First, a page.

Saturday, March 24, 2007

How did mud get such a bad name?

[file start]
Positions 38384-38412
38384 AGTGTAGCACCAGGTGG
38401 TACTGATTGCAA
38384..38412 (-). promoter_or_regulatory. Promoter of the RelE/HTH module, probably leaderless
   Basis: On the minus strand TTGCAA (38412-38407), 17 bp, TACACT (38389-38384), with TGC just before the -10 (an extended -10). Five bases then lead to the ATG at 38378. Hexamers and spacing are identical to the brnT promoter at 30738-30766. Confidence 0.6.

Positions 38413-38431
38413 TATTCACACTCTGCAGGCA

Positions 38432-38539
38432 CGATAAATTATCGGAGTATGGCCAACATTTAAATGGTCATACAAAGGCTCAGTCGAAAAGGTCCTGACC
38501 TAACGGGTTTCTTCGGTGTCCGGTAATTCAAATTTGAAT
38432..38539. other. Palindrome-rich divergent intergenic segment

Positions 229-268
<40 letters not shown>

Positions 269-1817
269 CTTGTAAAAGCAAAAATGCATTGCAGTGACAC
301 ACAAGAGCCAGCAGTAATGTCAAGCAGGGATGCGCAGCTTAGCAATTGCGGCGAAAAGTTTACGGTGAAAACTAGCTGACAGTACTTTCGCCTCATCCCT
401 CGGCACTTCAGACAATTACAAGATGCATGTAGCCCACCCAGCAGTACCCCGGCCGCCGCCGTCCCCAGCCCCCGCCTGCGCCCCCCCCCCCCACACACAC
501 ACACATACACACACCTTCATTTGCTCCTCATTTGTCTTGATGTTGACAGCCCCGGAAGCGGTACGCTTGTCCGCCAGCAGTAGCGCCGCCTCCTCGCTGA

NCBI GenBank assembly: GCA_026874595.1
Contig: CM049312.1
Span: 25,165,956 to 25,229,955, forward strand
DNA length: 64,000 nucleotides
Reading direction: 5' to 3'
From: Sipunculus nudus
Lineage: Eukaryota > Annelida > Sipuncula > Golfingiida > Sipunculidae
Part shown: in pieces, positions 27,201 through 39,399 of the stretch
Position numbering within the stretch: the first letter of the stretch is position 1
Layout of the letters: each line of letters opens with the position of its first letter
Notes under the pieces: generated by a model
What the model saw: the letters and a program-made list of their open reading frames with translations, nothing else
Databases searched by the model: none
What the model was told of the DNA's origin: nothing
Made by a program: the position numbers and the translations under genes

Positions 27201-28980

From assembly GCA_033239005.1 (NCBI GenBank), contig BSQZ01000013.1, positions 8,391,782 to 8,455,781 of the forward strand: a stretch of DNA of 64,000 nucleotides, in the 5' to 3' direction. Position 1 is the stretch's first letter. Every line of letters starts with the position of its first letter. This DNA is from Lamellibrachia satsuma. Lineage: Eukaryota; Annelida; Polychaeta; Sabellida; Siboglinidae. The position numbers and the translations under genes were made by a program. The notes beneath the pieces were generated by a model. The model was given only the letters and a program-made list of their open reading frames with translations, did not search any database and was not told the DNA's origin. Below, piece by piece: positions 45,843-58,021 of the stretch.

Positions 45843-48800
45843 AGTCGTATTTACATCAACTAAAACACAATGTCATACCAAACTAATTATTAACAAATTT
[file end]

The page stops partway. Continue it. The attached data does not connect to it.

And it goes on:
My love affair with mud goes way back, but it is in the spring, as the last bits of dirty snow melt or get rinsed away by April showers, and as the frost starts to let go of it's icy hold on the dull and dirty looking earth, and as there seems to be a growing grumble about the mud that I remind myself how I first developed an appreciation of mud. It happens every year; gentle but persistent voices start to remind me that the parking lot is muddy, the paths are muddy, shoes are getting muddy, BMWs are getting muddy, "why haven't you covered all these surfaces in asphalt, for Pete's sake?" Back in the early 90s, we were in the early stages of determining what kind of spa Ste. Anne's was going to be. In my not very spa savvy mind, I had decided that in order to be taken seriously as a spa, we needed to have some kind of immersion baths. I'm quite sure this was before the age of the Internet; because the process of researching anything to do with spas was quite arduous. I was somehow lead to believe that a tour of Quebec spas would teach me everything I wanted to know, so we set off to Montreal in search of spas with immersion baths. After visiting a tourist information centre in Montreal, where no-one seemed to know what we were talking about, we finally found a guidebook on the eastern townships. The guidebook featured several spas along highway 10, en route to Magog. On our way we went, only to find out that several of these spas had hydrotherapy tubs, and some used mud in body wraps, none offered the full immersion type bath experience that we were seeking. Back at home, I somehow found a reference to Calistoga, California, as the home to a cluster of spas built around hot mineral springs and mud baths. From what I can remember, we spent about 4 days in Calistoga going from one mud bath to the next; I don't recommend this. As it turned out, the first one ended up being the most memorable, although we picked up the mud bath intelligence we were looking in bits and pieces along the way. The first one we booked into was called Nance's Hot Springs. This place has been around for a long time. To say it was earthy would be an understatement, and a bit of a pun. However, when I lowered my body into the somewhat smelly mud, I had a very powerful, somewhat spiritual revelation. Immersed in the very thick, somewhat prickly mixture (prickly from the Ontario peat moss that was combined with volcanic ash to make the mud) I felt at one with the earth. As I was lying there, it occurred to me that even when we aren't surrounded by such a dense molecular structure, i.e., when we are surrounded by air, we are all connected and part of a wonderful, symbiotic living organism, otherwise referred to as a planet. I've never forgotten that experience, and I was deeply moved by this revelation. Once back in Ontario, we searched the world over to find a mud for our newly constructed mud baths, which wehad built based on the principles we had studied in Calistoga. Ultimately a spa owner in Hawaii referred me to the Mud Man (Marc Ste. Onge, owner of Golden Moor Mud), located about 3 hours from Ste. Anne's Spa, in Casselman, Ontario. Marc sent us some mud to experiment with, and we loved it. It was the by-product of a glacial lake bottom, silky smooth and chock full of natural goodness. The only problem was that it wasn't thick enough to stand up to the cleansing process that needed to take place between mud bath patrons. After some more research we decided to mix our mud with clay from Saskatchewan which thickened the moor mud, giving it a silky smooth consistency. So, there it is, my rationale for celebrating the mud of spring that gets on ours shoes, our pants, and our cars. Whether it is in a mud bath at a spa, or in a mud bath in a thawing field or a river bank, I think of it as a wonderful reminder of the miracle of life that springs from the mixture of soil, water and sunshine (otherwise known as mother earth) that brings us pleasure in such a multitude of wonderful ways. So don't expect to see asphalt at Ste. Anne's any time soon!

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